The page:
The first rule of this Football Club is: You do not talk about this Football Club. The second rule of this Football Club is: You do not talk about this Football Club.
Joe Hart, you have been reminded.
On Tuesday night, fans across the land may have rejoiced at this rarest of sights, the lesser spotted honest footballer, giving a truthful and frank response to a question asked about his side’s performance.
But Hart’s assessment that Manchester City shouldn’t be satisfied with their display against Real Madrid really was a step too far. Within moments, a very public rap on the knuckles followed as Roberto Mancini made it crystal clear that the only person permitted to ‘judge’ his team, is well, him.
Criticise the team? Cast negative thoughts publically? Come on Joe, how dare you. You know the score. Players don’t speak ill of this establishment. Like, ever.
This isn’t a Manchester City thing. Don’t for a second think that this form of gagging is patented by Roberto Mancini or the ever-expanding worldwide conglomerate that is City.
Every club in English football from the top to the bottom adopts a similar approach. It’s an unwritten (and in many cases, actually written) rule that footballers must not under any circumstance discuss the team, manager or club in a way that could be construed as being, even just a little bit, unfavourable.
What about freedom of speech, gaffer? Nah, forget it son. Keep your thoughts to yourself.
Personal websites briefly changed the landscape a decade or so ago, but these have all but been quashed, you’ll notice. Those still in existence are carefully monitored and, in some cases, controlled by a burgeoning population of interfering press officers.
Twitter is all the rage now of course, and that’s thrown a spanner in the works. However, the timelines of the rich, and in some cases not even that famous, are stringently tracked nevertheless just in case a line or two is said out of place. Social networking is now so ingrained in society that it’s near on impossible to ‘ban’ players from using Twitter but warnings are in place for anything that’s said which could be perceived as revealing sensitive information.
Why the paranoia? Actually I can see the argument for it…
If what is meant to stay in the dressing room doesn’t stay in the dressing room there could, in theory, be carnage. Not-so-bright players may give their side’s tactical game plan away, if one player digs out a team-mate in full view of the world it might all kick off, if Joe Hart says one thing, Vincent Kompany another, and then Gareth Barry sticks his oar in saying something completely different, the red tops would hold their own street party in celebration at the newly-revealed “City Dressing Room Crisis”.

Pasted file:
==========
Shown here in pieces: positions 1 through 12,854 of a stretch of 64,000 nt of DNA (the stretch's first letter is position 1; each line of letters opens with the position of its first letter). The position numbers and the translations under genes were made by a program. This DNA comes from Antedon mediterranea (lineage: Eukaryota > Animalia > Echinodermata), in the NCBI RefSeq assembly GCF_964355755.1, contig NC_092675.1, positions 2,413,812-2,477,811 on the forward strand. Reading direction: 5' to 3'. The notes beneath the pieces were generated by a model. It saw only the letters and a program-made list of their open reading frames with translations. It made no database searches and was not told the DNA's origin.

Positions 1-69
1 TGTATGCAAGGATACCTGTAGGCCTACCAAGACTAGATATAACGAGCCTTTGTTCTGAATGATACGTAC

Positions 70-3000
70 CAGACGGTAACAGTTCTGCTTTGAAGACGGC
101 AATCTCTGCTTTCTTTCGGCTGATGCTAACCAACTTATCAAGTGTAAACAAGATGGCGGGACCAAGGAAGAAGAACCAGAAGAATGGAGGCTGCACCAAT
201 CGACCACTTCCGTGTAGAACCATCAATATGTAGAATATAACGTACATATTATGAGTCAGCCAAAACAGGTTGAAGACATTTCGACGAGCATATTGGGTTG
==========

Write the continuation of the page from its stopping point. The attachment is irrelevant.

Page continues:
For an easy life, and to keep in your paymasters’ good books it’s much easier to say nothing; nothing at all. And clubs are happy to feed that fear into their staff.
The irony of it all of course is that players are encouraged to speak up within the confines of the dressing room itself.
I’ve heard so many managers moan about footballers who are ‘too quiet’ and rave about the winning teams that contain real men prepared to stand up and ‘tell it as it is’ and who aren’t afraid of criticising one another or ‘having an opinion’. It shows they care.
Honesty, brutal honesty, is encouraged. How else can a group improve if they’re not truthful with themselves?
But the public face of football clubs are rarely a true reflection of what really goes on. And that’s how they prefer to keep it.
Joe Hart will be fine. Inside, Roberto Mancini may even have felt a tinge of pride at his goalkeeper’s self-effacing attitude. Yet, he had no option but to castigate him, just in case the rest of the world began to question who was in charge.
Personally I think football clubs should give fans a little more credit. We’re not completely stupid. We know the players often can’t say what they really think. But the permission of a little bit more player honesty really wouldn’t do any harm, in fact we the public would love them more for it.
Sadly that’s not a risk too many clubs will ever be prepared to take in this media age.
So, next time the post-match player reaction flashes up on your TV screen, it’s probably a good time to put the kettle on.
Click here to read more from former Premier League footballer Adrian Clarke.